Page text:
Press release on PressGo
Whether you think there's a better alternative or you'd rather receive PR pitches by Twitter, press releases are still a popular format for public relations and communications teams when contacting journalists.

But how can these releases become as popular with the journalists receiving and reading them?

To help improve our own press release service, PressGo, for both press release posters and journalist users, asked for your advice on writing the perfect press release.

Below is our crowdsourced guide, broken down into sections corresponding to different aspects of a release and with the contributors name in brackets.

You can jump to different sections using the links below and feel free to add more pointers in the comment box:
Before you write the release:
  • If the PR in question has time, have a quick look at the site they are pitching to, to get an idea of the tone of writing and the type of article that does well. Use this to make the press release a bit more relevant. (Rebecca Thomson, reporter, computer Weekly)
  • Provide clear relevance to my 'beat'. I hate it when I am the recipient of scattered buckshot that has no relevance for my publication but I have to plough through a lot of information before I realise this. (Gillian McAinsh, La Femme editor, The Herald, South Africa)
  • Ask yourself these three questions:
  1. Is your press release really necessary?
  2. If you were running a story based on this release, what would be the headline be and does the first sentence fit into less than 15 words? If no, or the first sentence is 'Mrs Miggins plc announces…', go back to Q1.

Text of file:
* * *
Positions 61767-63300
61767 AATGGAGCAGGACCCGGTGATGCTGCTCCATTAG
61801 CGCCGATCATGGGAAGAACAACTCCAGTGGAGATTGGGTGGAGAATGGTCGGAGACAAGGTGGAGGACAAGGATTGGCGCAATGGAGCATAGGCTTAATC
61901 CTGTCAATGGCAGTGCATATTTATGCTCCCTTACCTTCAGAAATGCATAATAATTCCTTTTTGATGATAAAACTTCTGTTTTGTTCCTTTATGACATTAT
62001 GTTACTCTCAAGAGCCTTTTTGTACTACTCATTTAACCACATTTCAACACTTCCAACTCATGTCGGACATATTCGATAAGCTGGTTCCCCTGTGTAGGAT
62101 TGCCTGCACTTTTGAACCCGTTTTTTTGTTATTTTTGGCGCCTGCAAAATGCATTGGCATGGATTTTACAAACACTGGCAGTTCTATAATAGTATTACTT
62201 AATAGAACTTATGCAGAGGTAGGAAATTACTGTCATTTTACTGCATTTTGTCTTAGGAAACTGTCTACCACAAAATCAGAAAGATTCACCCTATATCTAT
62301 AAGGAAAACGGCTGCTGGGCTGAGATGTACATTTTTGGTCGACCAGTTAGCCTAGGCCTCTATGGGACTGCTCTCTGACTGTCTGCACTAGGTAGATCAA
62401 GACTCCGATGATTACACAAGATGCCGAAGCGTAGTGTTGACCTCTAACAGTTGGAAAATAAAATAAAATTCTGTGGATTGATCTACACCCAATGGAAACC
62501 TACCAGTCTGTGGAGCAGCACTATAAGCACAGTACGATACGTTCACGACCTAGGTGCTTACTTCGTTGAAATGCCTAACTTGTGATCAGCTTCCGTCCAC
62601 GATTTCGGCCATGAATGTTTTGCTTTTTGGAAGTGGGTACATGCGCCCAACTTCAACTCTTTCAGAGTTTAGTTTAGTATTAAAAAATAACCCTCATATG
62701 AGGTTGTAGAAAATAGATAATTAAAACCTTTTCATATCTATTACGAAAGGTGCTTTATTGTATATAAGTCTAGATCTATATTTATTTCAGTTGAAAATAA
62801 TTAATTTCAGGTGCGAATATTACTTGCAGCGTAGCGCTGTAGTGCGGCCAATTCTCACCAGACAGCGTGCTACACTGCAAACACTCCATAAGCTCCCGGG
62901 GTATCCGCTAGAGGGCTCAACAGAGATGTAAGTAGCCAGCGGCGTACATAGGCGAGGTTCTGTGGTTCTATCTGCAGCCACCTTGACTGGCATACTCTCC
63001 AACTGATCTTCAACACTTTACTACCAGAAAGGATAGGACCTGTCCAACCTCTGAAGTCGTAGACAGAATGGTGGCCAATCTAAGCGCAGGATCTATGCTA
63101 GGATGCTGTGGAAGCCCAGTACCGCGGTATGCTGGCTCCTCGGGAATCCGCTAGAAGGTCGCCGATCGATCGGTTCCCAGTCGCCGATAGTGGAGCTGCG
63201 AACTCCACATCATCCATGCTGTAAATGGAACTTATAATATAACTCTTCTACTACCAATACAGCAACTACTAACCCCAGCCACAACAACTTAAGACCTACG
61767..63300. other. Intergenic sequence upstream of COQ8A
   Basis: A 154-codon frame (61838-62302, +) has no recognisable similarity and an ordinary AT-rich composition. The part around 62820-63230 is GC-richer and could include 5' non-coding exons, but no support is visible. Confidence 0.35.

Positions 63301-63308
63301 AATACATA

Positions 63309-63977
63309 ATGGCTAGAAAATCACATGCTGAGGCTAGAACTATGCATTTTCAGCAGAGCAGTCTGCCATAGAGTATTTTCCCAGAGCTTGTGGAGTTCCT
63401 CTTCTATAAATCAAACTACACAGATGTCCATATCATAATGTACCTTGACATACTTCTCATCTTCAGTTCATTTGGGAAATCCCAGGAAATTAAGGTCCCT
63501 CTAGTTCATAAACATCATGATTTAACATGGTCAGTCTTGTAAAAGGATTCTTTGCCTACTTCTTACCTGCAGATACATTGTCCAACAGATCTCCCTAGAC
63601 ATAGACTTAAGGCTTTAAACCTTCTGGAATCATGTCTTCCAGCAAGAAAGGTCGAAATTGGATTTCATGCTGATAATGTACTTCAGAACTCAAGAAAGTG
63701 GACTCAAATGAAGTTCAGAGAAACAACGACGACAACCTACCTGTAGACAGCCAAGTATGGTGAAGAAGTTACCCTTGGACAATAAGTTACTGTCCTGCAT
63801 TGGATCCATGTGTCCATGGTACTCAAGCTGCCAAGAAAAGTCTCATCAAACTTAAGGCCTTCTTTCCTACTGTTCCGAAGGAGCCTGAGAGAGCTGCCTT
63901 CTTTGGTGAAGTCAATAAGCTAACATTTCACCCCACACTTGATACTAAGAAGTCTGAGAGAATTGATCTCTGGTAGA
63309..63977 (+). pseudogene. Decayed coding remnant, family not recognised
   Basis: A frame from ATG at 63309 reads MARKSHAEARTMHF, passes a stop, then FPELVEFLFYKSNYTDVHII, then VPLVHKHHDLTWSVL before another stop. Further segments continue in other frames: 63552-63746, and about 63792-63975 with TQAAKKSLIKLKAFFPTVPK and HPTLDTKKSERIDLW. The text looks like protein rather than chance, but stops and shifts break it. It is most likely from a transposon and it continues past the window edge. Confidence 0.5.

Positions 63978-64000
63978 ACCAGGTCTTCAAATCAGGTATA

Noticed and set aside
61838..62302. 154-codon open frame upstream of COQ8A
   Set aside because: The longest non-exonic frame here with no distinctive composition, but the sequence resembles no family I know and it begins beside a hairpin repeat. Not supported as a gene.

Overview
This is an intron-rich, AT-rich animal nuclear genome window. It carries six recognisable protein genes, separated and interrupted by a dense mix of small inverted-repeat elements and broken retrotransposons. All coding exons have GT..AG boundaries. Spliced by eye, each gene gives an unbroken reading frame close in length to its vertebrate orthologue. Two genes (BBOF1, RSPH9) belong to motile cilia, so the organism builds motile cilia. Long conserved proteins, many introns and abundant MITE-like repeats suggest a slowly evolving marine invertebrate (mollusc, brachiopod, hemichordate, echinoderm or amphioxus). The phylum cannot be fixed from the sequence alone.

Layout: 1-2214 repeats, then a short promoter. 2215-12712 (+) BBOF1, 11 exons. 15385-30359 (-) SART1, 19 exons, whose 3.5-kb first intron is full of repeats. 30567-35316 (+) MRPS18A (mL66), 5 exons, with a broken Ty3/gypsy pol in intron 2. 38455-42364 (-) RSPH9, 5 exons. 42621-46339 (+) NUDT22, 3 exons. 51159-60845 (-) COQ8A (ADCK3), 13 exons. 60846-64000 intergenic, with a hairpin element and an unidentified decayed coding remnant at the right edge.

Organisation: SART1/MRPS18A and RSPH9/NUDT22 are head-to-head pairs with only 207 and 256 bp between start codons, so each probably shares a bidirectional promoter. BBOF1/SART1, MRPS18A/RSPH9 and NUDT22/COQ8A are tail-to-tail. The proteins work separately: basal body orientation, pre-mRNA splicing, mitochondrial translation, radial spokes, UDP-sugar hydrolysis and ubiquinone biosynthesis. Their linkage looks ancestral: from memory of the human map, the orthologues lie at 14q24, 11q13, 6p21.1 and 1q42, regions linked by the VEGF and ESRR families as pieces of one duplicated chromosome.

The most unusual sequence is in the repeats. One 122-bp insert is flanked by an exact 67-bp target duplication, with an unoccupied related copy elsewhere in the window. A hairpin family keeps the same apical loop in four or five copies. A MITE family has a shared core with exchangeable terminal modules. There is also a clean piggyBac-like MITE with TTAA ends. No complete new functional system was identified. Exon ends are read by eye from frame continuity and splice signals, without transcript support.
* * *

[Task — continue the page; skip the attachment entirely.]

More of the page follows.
3. If you got Q2 right, why are you changing the wording for a press release? (Chris Edwards, freelance journalist)
  • Don't send the release as attachment only. A release under the phrase 'Press release, see attached' and no other details is likely to be deleted with extreme prejudice and the company added to a spam list. (Mark Robertson, journalist/producer, BBC Cumbria)
  • Send a pretty PDF of the release to your client if you must, but send copy to journalists as plain text. PDFs and other formats often add weird character breaks and slow down the editing process. (Carlton Reid, editor of
  • Headlines should be as short and interesting as possible. (Rebecca Thomson, reporter, Computer Weekly, UK)
  • A headline should be short enough for a Twitter update including a link. (Sarah Taylor, Inspiring Communication)
  • If you're emailing the press release, you've only got a handful of words in the subject line to grab journalists' attention and if the first four are 'Press release: Market leading…' chances are you're not going to get many hacks to actually read the rest of the subject line, let alone open the email/release itself. ( blog commenter 'Hack')
  • The headline should clearly contain the value of the press release to the reader. It should not contain the name of the issuing organisation -for example: 'NPR announces new special initiative' - obviously it's NPR, they're sending the press release. (Matt Forsythe, social media manager, National Film Board of Canada)
Subject matter and language
  • I get loads of press releases that are boring and paragraphs or even sentences containing lots of technical terms make me want to break things. Reporters get told to constantly ask the question when thinking of stories, 'why would people care about this?'. I think PRs should ask themselves that question when writing releases. (Rebecca Thomson, reporter, Computer Weekly, UK)
  • Press release writers should make it clear why my readers need to know about their product. That is, provide a news angle to their releases. (Gillian McAinsh, La Femme editor, The Herald, South Africa)
  • The biggest bugbear with press releases I find is the vague, nonsensical terms - leading, highly scaleable, holistic, end to end solution etc. Please, tell us in as plain a language as you can, what your client and their product does. ( blog commenter 'Hack')